Magpies (1): on Eugene Onegin, birds of an intelligent variety, how one might distinguish these birds from other birds and from one another and why one might wish to do so, and language teaching


As promised a week ago: magpies.

I was thinking about birds back in July, partly because I had finally got around to reading Sarah Kay’s Parrots and Nightingales: Troubadour Quotations and the Development of European Poetry (2013). This reading and thinking went on hold because a family member ended up in hospital and that rather took priority. While tidying my office, I found the notes I’d taken (mostly on a train so the writing is harder than usual to decipher). They will duly be squinted at, hopefully deciphered and transcribed, and continued and rendered coherent. Wish me luck, my handwriting is bad at the best and slowest-writing of times.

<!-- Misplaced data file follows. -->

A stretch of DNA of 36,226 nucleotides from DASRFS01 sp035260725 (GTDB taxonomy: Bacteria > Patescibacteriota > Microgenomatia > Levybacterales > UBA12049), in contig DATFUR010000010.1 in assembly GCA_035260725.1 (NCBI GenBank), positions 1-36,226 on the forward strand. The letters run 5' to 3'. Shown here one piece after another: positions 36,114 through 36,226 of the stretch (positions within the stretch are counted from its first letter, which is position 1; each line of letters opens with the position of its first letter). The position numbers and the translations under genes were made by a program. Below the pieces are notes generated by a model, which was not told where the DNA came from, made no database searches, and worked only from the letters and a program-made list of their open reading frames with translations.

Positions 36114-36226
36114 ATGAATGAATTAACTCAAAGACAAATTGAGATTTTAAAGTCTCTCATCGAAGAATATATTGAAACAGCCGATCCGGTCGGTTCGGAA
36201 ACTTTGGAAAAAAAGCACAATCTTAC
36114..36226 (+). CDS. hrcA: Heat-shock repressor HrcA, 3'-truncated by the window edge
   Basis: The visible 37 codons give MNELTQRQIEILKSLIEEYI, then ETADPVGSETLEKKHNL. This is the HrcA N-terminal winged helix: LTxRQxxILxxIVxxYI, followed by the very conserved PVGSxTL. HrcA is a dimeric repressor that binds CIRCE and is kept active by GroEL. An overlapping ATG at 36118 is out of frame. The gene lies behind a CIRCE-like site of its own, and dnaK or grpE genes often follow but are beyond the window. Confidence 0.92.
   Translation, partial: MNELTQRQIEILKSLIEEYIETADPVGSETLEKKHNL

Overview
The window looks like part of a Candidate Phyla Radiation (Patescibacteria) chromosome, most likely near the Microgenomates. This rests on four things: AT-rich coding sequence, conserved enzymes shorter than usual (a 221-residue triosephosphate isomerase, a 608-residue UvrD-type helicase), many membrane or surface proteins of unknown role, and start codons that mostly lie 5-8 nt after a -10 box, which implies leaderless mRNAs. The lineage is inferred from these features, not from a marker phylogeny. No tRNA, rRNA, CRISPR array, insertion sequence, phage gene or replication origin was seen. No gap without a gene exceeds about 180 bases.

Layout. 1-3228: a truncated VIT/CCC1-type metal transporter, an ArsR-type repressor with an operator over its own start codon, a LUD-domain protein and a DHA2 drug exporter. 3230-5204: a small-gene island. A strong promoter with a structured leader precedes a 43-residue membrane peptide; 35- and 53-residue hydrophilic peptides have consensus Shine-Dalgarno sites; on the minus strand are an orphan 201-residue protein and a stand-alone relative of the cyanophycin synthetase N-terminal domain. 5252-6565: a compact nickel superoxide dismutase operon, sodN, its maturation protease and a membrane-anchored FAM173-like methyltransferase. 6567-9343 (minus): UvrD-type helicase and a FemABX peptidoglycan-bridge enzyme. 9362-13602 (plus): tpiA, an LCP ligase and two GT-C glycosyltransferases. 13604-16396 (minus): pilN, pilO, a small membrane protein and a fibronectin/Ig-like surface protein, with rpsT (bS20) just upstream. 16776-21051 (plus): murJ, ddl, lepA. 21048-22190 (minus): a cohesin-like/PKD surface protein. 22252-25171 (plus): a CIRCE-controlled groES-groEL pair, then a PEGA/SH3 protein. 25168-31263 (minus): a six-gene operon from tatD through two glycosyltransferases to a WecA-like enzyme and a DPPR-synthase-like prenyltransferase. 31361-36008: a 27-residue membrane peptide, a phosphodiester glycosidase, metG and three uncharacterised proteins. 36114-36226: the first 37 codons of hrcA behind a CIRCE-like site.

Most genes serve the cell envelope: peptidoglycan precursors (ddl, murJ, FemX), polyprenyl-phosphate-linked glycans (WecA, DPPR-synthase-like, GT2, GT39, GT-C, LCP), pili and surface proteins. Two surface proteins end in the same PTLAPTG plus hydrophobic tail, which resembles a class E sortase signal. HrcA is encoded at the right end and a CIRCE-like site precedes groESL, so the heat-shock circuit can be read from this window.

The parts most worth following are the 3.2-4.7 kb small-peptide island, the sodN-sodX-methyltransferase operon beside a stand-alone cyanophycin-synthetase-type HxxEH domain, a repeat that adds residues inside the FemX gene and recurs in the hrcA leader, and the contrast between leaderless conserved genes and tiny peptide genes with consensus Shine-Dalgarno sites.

So. Parrots and nightingales.

I was reminded of birds and citation while watching Tchaikovsky’s Eugene Onegin a week or so ago (thanks to my hosts JJI and CIJ, and others in that good company). The opening scene is woven around a “saw” about heaven sending you habit instead of happiness; and that stability, solid banality, being something you settle for instead of wanting Great Exciting Things (= men, in this opera’s case) In Life. Here’s the full text: (more…)